You are here
Employer branding - what Thai professionals care about
The face of recruiting has been changed over the past 25 years by one major thing: the Internet. In the past, job seekers would look for an opening in local newspapers or other offline sources. Today, they go online to job boards like JobsDB, LinkedIn and Monster, where they can easily apply in just one click.
This also means applying for a job is much easier and faster than what it used be. Job seekers can do research on potential employers, comparing and choosing the companies of their choice. Such trends have challenged employers to be more active in the way they recruit, and this is the moment where the importance of employer branding comes into play.
Thailand, as well as other Asia Pacific countries, is a candidate short market with very low unemployment rate of only 1%. Essentially, there is an imbalance between new opening positions and skills that employers are seeking. In this market, professionals with a particular skill set have the power – and get to choose which company to work for - and which ones to walk away from.
How employer branding can help
External employer branding will help recruiting functions of an organisation to attract more talent to work with them. But what do Thai job seekers really care about when it comes to choosing the next employer?
A 2016 survey by one of South East Asia’s biggest career sites, JobsDB, on 10 aspiring companies in Thailand reveals some of the most important elements taken into account when candidates make that crucial decision. They include:
- How stable is the company?
- What benefits am I getting?
- Is it a big name company?
- Is the salary competitive enough?
- What are career development options?
Employers in Thailand will strive to offer, actually “sell”, some of these elements to their selected candidates. Those who are amongst top list are companies like PTT, SCG, Toyota, Chevron or Nestlé. What if your company was an unknown, newly set up B2B brand with no promised bonuses and limited financial resources? Then it is best to only focus on one element that you can offer. You could offer a good training program which costs less and select people whose motivation is learn and develop skills rather than making money.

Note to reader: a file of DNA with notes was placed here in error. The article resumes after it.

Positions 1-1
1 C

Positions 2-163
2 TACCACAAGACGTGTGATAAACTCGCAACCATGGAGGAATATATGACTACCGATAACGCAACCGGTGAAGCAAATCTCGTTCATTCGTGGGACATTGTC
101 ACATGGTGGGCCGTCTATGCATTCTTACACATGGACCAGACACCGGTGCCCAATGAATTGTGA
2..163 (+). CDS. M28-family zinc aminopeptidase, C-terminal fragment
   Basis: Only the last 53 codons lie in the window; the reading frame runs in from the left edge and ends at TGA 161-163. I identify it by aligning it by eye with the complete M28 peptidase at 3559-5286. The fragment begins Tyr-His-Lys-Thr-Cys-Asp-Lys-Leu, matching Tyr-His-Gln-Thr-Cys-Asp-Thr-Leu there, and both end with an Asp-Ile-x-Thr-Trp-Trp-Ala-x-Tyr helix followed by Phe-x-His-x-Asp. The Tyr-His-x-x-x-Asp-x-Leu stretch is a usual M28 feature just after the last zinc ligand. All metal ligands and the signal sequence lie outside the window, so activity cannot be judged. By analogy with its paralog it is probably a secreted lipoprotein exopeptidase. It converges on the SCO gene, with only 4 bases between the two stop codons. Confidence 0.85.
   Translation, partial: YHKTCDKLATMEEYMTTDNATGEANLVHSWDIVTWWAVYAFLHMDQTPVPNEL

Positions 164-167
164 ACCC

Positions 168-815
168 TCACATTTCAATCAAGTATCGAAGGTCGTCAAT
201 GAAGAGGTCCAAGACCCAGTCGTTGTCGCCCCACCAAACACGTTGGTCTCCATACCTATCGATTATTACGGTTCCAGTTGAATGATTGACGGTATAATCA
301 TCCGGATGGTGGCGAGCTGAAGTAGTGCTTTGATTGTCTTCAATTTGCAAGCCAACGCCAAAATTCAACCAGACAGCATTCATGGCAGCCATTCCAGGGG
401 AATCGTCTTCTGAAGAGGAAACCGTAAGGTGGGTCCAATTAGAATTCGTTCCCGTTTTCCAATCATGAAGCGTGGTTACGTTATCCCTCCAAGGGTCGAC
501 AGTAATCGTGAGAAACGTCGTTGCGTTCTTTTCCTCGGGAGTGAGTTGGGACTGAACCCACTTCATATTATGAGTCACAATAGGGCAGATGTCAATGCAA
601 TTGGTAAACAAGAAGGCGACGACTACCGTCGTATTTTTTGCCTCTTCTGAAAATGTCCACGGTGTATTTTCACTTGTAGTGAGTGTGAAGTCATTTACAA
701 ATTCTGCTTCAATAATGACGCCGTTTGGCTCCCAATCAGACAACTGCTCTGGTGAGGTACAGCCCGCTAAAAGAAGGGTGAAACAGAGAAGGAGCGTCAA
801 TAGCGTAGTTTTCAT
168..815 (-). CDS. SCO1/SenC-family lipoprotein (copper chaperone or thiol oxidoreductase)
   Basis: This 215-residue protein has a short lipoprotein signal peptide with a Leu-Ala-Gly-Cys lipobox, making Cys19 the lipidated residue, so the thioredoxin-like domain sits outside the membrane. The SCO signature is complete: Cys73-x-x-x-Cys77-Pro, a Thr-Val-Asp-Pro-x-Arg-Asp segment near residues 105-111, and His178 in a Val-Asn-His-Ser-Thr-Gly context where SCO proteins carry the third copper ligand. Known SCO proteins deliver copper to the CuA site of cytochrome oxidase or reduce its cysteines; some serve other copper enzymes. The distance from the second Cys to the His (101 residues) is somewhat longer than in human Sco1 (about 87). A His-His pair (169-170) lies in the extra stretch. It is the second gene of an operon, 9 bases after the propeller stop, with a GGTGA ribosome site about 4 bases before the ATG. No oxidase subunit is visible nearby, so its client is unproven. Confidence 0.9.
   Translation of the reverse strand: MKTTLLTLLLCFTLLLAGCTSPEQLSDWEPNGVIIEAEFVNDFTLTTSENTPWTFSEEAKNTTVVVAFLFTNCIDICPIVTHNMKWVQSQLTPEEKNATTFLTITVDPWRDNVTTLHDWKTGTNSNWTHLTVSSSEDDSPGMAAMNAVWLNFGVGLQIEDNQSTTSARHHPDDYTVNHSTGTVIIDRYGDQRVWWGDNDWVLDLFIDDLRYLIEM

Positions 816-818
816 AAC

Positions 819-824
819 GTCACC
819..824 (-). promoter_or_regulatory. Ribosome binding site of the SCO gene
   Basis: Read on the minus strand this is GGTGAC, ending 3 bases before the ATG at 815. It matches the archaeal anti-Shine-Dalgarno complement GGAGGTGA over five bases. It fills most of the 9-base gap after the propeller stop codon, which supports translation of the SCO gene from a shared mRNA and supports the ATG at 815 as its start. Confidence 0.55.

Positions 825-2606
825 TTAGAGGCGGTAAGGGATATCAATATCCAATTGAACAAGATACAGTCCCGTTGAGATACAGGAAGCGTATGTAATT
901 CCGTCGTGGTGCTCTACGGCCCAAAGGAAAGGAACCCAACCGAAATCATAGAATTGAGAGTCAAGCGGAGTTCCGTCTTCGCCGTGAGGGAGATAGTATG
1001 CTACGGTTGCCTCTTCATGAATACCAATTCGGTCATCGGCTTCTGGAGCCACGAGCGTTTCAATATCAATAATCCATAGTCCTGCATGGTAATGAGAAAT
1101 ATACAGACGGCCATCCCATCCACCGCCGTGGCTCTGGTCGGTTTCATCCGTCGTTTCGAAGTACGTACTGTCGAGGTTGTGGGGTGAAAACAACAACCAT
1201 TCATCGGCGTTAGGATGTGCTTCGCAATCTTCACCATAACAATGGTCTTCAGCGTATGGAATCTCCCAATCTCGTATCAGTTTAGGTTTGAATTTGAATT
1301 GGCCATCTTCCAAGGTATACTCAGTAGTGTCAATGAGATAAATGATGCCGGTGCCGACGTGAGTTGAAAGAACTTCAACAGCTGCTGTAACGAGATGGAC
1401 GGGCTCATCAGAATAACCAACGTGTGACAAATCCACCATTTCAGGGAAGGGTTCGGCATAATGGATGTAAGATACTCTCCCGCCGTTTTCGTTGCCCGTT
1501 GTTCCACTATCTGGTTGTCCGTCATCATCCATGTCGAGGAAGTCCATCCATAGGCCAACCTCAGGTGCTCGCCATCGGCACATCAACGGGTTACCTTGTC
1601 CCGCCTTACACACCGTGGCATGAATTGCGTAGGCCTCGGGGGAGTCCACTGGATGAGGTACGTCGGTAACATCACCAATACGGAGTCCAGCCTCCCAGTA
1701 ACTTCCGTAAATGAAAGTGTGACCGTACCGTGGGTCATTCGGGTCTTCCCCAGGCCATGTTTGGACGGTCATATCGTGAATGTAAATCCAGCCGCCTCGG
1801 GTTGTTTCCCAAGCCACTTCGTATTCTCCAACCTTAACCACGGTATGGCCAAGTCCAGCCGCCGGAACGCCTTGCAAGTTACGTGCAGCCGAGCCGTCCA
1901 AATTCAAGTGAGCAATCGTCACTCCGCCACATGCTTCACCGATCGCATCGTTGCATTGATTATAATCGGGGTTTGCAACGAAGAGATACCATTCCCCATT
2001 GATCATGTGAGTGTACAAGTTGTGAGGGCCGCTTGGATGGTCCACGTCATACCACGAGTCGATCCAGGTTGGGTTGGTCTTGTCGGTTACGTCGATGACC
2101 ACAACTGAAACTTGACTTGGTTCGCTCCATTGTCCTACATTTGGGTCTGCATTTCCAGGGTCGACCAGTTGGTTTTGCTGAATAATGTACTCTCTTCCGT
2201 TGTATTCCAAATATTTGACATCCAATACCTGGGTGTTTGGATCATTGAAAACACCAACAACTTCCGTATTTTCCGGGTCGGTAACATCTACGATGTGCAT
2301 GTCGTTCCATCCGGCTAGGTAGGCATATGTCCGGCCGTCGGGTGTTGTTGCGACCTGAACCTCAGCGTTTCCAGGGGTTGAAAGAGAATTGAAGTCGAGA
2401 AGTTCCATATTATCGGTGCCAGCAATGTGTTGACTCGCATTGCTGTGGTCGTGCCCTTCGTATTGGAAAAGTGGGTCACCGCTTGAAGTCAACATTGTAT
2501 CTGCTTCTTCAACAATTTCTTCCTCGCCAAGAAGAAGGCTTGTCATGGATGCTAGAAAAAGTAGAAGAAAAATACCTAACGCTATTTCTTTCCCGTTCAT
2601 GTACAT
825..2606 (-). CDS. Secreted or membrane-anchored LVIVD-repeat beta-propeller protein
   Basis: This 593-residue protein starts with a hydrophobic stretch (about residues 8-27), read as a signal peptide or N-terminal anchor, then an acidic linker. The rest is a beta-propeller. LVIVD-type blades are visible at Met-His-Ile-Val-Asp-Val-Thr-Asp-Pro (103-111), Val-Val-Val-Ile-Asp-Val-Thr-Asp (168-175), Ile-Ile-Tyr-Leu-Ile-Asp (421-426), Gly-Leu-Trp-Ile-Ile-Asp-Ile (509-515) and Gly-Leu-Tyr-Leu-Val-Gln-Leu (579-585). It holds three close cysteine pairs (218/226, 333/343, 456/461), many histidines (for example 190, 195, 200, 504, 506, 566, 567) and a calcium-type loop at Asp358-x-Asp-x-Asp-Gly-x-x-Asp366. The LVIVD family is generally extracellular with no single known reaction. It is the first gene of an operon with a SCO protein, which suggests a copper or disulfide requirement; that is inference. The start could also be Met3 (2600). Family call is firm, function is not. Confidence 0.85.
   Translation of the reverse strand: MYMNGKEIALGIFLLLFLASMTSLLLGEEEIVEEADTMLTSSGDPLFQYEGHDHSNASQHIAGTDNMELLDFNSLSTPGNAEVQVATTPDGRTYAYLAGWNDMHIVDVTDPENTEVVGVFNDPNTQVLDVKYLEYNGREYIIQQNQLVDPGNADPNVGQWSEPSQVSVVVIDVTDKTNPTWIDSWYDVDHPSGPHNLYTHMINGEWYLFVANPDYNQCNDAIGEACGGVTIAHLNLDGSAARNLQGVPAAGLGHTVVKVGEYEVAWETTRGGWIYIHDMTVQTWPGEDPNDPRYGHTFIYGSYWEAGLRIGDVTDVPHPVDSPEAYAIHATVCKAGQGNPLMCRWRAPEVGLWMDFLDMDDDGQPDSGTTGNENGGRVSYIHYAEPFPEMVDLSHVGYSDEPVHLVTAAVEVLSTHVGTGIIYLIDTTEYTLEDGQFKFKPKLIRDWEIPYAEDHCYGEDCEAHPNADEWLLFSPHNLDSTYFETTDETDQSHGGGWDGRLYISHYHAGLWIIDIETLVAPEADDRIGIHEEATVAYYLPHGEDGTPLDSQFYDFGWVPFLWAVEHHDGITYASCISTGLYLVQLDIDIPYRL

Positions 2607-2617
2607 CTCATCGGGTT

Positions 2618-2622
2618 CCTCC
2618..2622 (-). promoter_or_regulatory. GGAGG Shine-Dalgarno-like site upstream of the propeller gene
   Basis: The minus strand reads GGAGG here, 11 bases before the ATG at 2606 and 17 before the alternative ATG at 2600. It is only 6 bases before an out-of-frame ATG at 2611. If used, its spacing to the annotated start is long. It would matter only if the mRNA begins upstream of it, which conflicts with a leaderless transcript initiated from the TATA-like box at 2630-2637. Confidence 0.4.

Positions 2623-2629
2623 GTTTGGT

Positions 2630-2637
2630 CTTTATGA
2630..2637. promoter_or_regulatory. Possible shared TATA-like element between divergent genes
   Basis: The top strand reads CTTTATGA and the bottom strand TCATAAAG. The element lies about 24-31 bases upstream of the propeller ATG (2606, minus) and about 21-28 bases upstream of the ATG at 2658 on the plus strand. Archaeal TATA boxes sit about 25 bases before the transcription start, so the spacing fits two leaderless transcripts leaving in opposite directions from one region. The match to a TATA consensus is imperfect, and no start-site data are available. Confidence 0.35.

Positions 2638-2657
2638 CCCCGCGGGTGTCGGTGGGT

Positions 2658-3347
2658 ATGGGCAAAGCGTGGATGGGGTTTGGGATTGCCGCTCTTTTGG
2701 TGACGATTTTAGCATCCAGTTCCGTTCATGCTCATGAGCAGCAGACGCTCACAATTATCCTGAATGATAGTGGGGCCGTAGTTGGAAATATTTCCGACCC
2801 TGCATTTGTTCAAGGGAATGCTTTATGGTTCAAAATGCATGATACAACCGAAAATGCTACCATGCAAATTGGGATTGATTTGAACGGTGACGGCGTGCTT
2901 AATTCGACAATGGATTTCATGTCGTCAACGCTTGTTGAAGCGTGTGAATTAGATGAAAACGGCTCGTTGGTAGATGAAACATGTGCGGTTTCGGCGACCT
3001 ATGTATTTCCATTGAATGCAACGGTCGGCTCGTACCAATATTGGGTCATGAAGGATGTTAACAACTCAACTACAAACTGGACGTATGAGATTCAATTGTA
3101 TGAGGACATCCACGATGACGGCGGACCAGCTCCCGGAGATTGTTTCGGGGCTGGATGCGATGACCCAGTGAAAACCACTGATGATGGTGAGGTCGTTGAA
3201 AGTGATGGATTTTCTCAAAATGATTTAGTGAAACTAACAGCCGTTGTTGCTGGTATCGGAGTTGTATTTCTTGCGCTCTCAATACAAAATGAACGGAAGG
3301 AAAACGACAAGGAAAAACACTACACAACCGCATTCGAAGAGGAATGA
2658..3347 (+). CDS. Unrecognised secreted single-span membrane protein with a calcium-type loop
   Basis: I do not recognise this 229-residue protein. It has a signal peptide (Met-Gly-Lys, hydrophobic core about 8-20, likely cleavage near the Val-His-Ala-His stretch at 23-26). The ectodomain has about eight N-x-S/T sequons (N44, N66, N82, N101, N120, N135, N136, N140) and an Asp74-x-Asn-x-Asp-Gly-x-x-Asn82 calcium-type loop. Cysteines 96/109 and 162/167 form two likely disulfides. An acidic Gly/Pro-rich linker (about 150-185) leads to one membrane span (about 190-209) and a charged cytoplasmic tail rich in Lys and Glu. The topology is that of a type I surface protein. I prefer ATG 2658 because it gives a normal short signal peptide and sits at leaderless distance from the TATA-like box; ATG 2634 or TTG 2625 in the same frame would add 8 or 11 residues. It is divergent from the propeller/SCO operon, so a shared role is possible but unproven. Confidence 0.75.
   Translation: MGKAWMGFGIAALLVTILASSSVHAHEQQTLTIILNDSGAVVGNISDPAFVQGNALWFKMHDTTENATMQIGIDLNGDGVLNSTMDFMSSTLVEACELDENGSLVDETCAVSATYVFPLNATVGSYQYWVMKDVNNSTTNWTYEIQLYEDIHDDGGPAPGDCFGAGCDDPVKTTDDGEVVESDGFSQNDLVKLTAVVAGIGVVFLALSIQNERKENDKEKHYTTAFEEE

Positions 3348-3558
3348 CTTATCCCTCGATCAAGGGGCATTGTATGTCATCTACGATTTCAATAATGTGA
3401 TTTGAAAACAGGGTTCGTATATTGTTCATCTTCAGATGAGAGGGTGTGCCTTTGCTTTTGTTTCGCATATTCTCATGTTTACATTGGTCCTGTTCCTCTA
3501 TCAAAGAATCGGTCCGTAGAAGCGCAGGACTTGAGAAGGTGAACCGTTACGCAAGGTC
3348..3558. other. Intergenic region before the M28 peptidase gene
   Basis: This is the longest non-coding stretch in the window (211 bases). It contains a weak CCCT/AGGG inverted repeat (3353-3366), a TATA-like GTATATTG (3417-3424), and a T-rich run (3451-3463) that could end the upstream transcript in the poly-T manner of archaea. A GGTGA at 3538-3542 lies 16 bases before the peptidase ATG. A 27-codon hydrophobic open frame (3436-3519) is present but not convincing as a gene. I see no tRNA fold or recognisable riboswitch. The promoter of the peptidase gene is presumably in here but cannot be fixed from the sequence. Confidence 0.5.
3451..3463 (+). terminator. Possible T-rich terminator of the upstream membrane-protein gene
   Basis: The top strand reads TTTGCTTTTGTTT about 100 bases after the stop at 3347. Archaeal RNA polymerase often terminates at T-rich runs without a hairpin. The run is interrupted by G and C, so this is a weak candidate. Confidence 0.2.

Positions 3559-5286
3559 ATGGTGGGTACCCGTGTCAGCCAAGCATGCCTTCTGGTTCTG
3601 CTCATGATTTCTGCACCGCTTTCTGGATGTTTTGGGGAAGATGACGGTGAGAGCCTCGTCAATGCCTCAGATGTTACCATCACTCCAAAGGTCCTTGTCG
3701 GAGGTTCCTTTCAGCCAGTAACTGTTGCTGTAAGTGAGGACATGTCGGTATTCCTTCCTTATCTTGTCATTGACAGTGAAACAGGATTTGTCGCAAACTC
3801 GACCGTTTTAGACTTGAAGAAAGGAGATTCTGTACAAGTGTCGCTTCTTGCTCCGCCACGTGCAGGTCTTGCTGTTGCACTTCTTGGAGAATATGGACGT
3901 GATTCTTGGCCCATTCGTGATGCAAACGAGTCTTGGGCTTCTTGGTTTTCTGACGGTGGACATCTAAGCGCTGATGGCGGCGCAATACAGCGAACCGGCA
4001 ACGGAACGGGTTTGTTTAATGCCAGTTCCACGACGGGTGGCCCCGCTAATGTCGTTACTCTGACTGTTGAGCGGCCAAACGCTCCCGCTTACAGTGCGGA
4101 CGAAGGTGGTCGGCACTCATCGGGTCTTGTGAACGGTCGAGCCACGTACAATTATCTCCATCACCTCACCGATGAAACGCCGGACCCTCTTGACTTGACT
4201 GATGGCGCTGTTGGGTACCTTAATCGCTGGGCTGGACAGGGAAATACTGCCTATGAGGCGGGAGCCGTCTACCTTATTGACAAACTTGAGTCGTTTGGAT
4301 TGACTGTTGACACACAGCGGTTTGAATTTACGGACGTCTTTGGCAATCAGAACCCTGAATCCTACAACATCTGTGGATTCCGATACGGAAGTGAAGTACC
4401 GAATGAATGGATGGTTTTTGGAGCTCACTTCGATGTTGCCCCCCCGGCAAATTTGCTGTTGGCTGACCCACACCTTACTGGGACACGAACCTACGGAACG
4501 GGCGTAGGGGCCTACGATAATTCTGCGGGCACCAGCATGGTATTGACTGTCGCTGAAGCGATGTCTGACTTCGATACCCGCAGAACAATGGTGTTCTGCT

Challenges in retaining professionals
It is not a simple process but not entirely impossible. However, once you make it past the initial phase of acquiring talents, the hard part comes in – how to retain them. In my experience as a recruiter, most professionals are open to new opportunities at any time. Eight out of ten Thai professionals who at one point are content to stay where they are, become open to hear about opportunities a few months later. This is for a variety of reasons. I have heard people saying “there is a gap between job description and actual responsibilities”, “It’s too far from my house. I thought I could handle it but travelling such distance every day is just too exhausting” or “The culture does not fit me”, among others.
Even more challenging, 32% of work force in Thailand is the so called Millenial. This part of the population continues to grow and will make half of the work force by 2030. From a working perspective, Millennials have a reputation of being less likely to stay in a job and of getting bored easily. Their longevity in a company could last from 3-4 months to 2-3 years.
This is not something an employer can escape. They can try selecting candidates with better longevity but the world is not a bed of roses, so employers should adapt to this change by doing their best to promote their employer branding to make sure they offer the best even after a person is accepted into a position.
At this stage, internal employer branding could be a solution for every employer to attract internal pool and make them stay longer. Internal employer branding will create a sense of engagement amongst employees.
L’Oreal as an example
One case study I would like to raise here is at L’Oreal. There has been a significant decrease in employee resignation because L’Oreal has adapted their strategies to make employees feel more engaged. They have a “Worldwide Profit Sharing Program” to reward all employees when the company makes profit or “Employee Share Ownership Program” for an employee to buy its stocks at a lower price.
Apart from these benefits, employees can work from home and are eligible to participate in skills development programs through online channels or smartphones. This makes the company stand out from their competitors and their people can proudly say “I’m working with one of the best companies”. This is an example of a company that has successfully promoted their brand internally and achieved their retention targets.
Finding and keeping the best
To sum up, an absolute recipe to obtaining and retaining talents does not exist. Especially in a candidate short market like Thailand, the challenge is even bigger and more effort is needed. Be creative, people-focused and flexible to combine external and internal employer branding together to create a successful recruitment and retention solution.